AASHTO’s Tymon Provides Fuel Tax Insight to Ohio Legislatorseditor@aashto.org March 8, 2019 0 COMMENTS
Raising fuel taxes is currently the most direct and efficient way to generate the money to funded overdue investments in Ohio’s transportation system, though a decade down the road, a vehicle miles traveled or VMT fee might prove to be a more viable option.
Those were just two of several points Jim Tymon (seen above), executive director of the American Association of State Highway and Transportation Officials, stressed in hearings before the Ohio House of Representatives Finance Committee on March 5 and the Ohio Senate Transportation, Commerce, and Workforce Committee on March 6 as legislators contemplate the proposal by Gov. Mike DeWine (R) to boost the state’s fuel tax by 18 cents per gallon.
[Above photo via screen capture from Ohio Channel Live broadcast.]
“Nationwide, we see ample evidence for ever-growing transportation investment needs from growing population, aging infrastructure stock, and rapid deployment of new technology,” Tymon said in his remarks. “In 1970, Americans logged just over 1 trillion VMT; yet by last year we traveled over 3 trillion miles. By 2030 we are expected to see a 25 percent increase in VMT and a 64 percent increase in travel by large commercial trucks.
But he told Ohio lawmakers that even as the demands on the nation’s transportation network increase every year, not enough is invested to offset them. For example, Tymon said 33 percent of major urban roads in the United States are now in “poor condition” and more than half of all bridges in the U.S. are rated either “fair” or “poor.” On top of that, the average American spent 97 hours sitting in traffic in 2018, costing the economy $87 billion in lost productivity.
“Drivers right here in Columbus wasted 71 hours sitting in traffic last year, costing them nearly $1,000,” he added.
At the same time, the price tag to bring the surface transportation system up to a good state of repair is rising. According to the US Department of Transportation’s 2015 Conditions and Performance Report to Congress, the highway and bridge “investment backlog” has reached $836 billion, breaking down into $420 billion for highways, $123 billion for bridges, $167 billion for system expansion, and $126 billion for system enhancement.
Meanwhile, the federal fuel tax on both gasoline and diesel hasn’t been increased since 1993, while at the state level, Ohio has not raised its fuel tax since 2005. In that 14-year span, Tymon pointed out, some 35 states and the District of Columbia increased their fuel tax.
“I will say raising taxes is tough – Congress had the opportunity to do so five years ago [when it passed the Fixing America’s Surface Transportation or FAST Act] but it chose not to, dipping instead back into the general fund,” he explained to the Ohio Senate Transportation Committee.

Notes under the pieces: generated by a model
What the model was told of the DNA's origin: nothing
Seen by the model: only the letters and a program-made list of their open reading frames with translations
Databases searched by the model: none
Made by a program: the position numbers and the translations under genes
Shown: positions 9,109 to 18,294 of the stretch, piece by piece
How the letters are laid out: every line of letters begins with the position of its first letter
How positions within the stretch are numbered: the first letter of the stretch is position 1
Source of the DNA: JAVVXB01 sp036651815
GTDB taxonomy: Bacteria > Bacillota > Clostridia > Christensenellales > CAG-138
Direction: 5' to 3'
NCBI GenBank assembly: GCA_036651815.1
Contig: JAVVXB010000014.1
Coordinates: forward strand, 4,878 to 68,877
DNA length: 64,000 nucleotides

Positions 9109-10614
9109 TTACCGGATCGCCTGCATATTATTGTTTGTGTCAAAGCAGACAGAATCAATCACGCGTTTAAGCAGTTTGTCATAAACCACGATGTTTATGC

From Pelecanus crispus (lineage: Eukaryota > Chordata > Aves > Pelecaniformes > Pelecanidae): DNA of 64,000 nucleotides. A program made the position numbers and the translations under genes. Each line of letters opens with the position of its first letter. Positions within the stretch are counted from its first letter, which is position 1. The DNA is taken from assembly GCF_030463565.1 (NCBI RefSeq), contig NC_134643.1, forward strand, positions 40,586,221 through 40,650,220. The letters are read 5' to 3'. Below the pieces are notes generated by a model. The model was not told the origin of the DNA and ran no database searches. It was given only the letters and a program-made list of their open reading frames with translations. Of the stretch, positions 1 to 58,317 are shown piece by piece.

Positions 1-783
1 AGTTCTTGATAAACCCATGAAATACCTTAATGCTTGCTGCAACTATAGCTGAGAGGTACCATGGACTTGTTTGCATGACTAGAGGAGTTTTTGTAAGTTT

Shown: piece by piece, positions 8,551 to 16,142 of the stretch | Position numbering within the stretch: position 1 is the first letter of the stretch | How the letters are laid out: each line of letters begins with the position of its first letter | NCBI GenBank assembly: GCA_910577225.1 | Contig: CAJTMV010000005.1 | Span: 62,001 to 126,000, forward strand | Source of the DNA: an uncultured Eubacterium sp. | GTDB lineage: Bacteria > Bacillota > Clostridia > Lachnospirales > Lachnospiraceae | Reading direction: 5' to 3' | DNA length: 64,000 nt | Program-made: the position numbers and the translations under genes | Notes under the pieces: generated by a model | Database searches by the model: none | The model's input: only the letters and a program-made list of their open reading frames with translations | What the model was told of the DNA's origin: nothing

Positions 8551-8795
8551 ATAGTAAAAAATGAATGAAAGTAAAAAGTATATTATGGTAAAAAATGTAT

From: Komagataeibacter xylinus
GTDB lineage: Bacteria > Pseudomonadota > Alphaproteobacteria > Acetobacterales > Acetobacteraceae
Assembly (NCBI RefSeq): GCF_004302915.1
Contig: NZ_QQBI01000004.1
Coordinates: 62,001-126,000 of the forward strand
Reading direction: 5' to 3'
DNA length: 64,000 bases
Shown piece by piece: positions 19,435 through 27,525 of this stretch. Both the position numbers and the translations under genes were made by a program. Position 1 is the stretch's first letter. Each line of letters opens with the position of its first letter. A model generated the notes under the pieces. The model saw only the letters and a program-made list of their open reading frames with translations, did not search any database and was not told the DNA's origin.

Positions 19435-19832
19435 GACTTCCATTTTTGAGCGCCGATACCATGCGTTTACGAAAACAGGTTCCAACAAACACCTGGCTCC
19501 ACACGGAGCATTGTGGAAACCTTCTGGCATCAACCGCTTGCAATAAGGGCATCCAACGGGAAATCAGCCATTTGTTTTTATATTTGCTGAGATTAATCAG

“Congress is really struggling with this because the federal transportation program is funded through the Highway Trust Fund, which is spending $15 billion more than it is bringing in in revenue,” Tymon noted. “That is forcing Congress to sit back and figure out future funding, because just to maintain the current level of spending, it will need to raise the [federal] gas tax by 12 to 15 cents [per gallon]. That will make it harder to get [FAST Act reauthorization] done on time.”
Yet he stressed that, as of now, the “most efficient way” to raise revenue for highway investment is to increase the fuel tax at both federal and state level. “It is the best proxy for vehicle use we have right now, because the more you drive, the more fuel you need to buy,” he noted. “It is the best option right now.”
Down the road, though, switching to a VMT fee may prove to be the more practical option in terms of charging a “user fee” for using the surface transportation system – especially for vehicles that are not powered by gasoline or diesel.
“Many states in the Northwest in particular are piloting testing VMT fees,” Tymon said. “The technology isn’t the barrier – the problem we’re finding is the public’s privacy concern associated with the government knowing all of the miles you are traveling. That’s one reason many states are participating in VMT pilot programs right now; not only to prove the technology exists and works but to get their residents comfortable with technology.”
Yet while VMT fees may prove a “viable option” for surface transportation funding in the future, he emphasized that “it is not ready for prime time” quite yet.
“The technology is there to plug into vehicles and track miles, but for it to actually be incorporated into the majority of vehicles will take time,” Tymon noted. “It takes the entire vehicle fleet 10 to 15 years to turn over – so we’re not ready to move exclusively in that [VMT] direction for another 10 years.”